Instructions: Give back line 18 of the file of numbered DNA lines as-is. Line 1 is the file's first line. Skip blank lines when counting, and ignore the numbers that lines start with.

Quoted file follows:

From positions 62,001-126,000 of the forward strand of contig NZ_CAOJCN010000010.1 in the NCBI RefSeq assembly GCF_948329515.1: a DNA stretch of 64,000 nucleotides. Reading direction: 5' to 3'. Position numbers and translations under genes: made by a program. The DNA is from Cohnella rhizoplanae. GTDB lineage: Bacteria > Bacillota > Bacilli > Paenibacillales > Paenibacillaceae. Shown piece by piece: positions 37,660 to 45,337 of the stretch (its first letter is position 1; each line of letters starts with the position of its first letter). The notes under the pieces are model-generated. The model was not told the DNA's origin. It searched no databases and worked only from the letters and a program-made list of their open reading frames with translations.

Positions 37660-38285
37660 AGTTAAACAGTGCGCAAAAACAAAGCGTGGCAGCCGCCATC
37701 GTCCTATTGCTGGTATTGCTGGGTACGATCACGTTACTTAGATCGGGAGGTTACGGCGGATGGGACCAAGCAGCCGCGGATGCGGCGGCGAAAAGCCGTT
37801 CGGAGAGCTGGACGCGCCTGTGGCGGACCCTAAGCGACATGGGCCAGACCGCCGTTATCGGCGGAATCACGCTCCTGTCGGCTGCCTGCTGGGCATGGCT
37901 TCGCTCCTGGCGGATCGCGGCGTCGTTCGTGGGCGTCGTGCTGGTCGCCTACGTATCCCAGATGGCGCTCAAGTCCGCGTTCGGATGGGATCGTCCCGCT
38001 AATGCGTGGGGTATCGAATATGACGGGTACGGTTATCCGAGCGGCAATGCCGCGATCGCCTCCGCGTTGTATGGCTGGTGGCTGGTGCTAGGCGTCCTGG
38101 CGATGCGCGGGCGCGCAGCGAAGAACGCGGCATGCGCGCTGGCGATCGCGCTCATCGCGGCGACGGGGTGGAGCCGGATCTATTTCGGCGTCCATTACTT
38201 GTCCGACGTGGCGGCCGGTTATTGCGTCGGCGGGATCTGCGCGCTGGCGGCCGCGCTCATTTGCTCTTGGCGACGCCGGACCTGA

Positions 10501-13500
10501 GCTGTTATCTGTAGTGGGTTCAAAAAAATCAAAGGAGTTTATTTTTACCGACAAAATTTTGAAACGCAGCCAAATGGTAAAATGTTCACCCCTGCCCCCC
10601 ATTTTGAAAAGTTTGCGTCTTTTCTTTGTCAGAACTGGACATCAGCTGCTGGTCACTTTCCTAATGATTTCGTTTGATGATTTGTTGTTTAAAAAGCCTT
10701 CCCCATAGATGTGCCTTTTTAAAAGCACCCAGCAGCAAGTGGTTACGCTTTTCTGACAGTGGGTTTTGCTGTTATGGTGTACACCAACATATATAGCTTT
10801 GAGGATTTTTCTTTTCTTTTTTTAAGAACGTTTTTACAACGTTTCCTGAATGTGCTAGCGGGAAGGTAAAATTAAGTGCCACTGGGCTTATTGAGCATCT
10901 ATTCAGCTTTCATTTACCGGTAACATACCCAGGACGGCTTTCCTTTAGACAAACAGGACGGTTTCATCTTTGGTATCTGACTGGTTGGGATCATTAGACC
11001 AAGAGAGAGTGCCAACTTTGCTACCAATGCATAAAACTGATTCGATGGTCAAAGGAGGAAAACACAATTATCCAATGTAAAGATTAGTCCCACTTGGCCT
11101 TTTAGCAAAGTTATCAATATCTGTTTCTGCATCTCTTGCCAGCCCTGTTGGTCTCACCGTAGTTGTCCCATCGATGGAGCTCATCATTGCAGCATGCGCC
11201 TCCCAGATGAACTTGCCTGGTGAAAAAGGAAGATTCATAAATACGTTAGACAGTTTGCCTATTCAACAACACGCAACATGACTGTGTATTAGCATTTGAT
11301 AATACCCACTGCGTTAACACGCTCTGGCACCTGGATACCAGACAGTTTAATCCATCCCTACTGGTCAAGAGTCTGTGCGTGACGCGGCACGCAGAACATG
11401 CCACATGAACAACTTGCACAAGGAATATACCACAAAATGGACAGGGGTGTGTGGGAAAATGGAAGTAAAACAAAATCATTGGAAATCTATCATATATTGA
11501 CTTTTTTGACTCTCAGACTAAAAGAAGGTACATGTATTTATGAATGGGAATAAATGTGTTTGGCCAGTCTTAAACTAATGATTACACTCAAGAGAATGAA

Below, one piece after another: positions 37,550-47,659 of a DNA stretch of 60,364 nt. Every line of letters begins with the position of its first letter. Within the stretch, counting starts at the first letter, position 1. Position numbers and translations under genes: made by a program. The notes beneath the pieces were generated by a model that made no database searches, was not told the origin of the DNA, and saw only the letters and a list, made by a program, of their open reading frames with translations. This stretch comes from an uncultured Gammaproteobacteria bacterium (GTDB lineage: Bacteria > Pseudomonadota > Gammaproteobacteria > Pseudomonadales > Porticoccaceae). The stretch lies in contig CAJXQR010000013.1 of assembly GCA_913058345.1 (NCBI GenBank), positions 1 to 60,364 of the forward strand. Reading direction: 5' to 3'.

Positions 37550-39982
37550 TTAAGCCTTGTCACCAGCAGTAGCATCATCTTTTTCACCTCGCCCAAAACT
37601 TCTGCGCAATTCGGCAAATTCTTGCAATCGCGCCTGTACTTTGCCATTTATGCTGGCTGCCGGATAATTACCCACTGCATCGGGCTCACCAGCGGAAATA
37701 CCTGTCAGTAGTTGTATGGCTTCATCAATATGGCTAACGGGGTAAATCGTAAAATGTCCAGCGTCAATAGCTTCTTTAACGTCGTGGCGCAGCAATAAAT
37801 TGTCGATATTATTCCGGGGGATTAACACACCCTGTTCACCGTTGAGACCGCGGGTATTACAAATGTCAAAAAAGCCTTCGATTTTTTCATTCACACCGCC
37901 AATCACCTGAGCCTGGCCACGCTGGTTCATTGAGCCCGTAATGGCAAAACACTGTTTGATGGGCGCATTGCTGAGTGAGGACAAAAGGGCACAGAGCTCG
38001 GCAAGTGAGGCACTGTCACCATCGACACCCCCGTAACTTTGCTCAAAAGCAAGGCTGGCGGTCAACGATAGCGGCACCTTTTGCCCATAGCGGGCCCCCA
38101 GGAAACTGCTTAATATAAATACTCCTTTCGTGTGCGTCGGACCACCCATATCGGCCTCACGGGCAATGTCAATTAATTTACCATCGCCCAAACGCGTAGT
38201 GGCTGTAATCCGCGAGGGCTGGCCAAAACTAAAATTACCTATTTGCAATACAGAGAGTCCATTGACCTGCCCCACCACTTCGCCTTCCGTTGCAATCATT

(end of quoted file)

11201 TCCCAGATGAACTTGCCTGGTGAAAAAGGAAGATTCATAAATACGTTAGACAGTTTGCCTATTCAACAACACGCAACATGACTGTGTATTAGCATTTGAT